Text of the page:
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Homework And Autism

Homework And Autism

Image: Miguel Angel

Today was a total nightmare.

I ran out of time for breakfast because it took me so long to squeeze my feet into the ridiculously uncomfortable shoes that are mandated by my office dress code, the ones that dig into me all day so badly that I make every excuse not to have to walk anywhere in them. So I wolfed down some juice and just made it to the office in time for my first meeting, which I couldn’t concentrate on because I really needed to pee. Can you believe they only let me take bathroom breaks in my lunch hour? Do you know how hard it is to concentrate when you really, really need to pee? Stupid juice! Stupid office!

Then it’s another meeting, and another and another until finally I get to retreat to the safety of my desk. Except my cubicle is surrounded by people on all sides, yammering away while I’m trying to work. It feels like they’re standing right next to me yelling in my ear. ALL. DAMN. DAY. I just want to tell them to shut the hell up! And my goddamn shoes are squeezing my feet so tightly that it’s all I can think about. By the afternoon I’m ready to rip them off and throw them at that one lightbulb over my head that keeps flashing like a strobe light. My head is pounding and who is using that damn electric pencil sharpener??

Finally I snapped. I just needed to get the hell out of there so I headed for the door, but my boss stopped me and said “Do that on your own time, sit back down!”. So I did, with my head on the desk, as he reamed me out for the next ten minutes over my “poor attitude and sloppy work ethic”. And then. AND THEN! He handed me a big pile of work to finish at home!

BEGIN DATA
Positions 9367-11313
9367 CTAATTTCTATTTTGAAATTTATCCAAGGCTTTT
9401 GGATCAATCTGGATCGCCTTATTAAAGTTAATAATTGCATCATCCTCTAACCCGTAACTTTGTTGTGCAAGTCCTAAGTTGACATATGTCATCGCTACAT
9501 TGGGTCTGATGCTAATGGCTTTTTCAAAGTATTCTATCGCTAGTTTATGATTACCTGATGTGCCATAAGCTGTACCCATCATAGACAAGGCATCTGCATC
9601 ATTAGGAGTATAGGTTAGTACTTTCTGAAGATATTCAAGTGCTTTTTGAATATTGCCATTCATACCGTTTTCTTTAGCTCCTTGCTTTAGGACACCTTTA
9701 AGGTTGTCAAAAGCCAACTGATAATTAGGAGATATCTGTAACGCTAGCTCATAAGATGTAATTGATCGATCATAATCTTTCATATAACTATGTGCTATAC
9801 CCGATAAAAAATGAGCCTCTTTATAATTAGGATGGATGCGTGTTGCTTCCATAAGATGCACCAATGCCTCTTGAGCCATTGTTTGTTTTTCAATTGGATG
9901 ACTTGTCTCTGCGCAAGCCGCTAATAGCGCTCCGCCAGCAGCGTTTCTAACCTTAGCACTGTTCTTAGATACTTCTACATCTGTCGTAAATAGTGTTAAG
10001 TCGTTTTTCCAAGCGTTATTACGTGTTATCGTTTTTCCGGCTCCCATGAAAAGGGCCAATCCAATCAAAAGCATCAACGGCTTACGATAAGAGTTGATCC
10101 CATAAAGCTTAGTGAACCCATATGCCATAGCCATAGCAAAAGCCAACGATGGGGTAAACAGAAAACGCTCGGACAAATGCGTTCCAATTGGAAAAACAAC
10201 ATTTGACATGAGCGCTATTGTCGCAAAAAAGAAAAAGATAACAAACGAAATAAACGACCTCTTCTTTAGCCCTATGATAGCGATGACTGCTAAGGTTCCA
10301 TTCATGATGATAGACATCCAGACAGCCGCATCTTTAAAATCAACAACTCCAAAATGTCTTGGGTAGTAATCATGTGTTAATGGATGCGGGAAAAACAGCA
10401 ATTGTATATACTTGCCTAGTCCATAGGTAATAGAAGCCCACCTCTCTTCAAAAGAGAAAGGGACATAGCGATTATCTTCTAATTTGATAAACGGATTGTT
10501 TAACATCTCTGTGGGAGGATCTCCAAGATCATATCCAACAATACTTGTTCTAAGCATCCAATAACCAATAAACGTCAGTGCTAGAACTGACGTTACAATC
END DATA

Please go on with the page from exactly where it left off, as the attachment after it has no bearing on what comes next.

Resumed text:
Oh. Wait a minute. 

I’m sorry. That wasn’t my sucky day at work.

That’s every day in the classroom for my kids.

Most days at school for autistic kids are incredibly hard work. They’re frustrated, confused, terrified and ticked off nearly every minute until they get home. And when they do finally walk in the door to their one place of comfort, where things make sense and feel safe, they need rest and recovery from the onslaught of their day. To get ready to do it all again tomorrow.

Just like us, sometimes these kids do a great job of keeping it together during the day. They follow instructions, do their work quietly... but on the inside the stress is bubbling over. The effort required to keep a lid on their tension is exhausting, and it's often not until they get home to that safe place that the lid comes off and they reach their breaking point.

So teachers, this bit is for you...

You may not always see just how hard your autistic students are trying, or how exhausting and stressful their day in your classroom is. They might need a lot of time after school to wind down, sometimes even all night. And they need every minute of that time to recharge, because their batteries are empty and they'll need everything they've got to tackle tomorrow.

So please, go easy on the homework okay?

Image: Jessica Lucia

This article was first published in December 2012.

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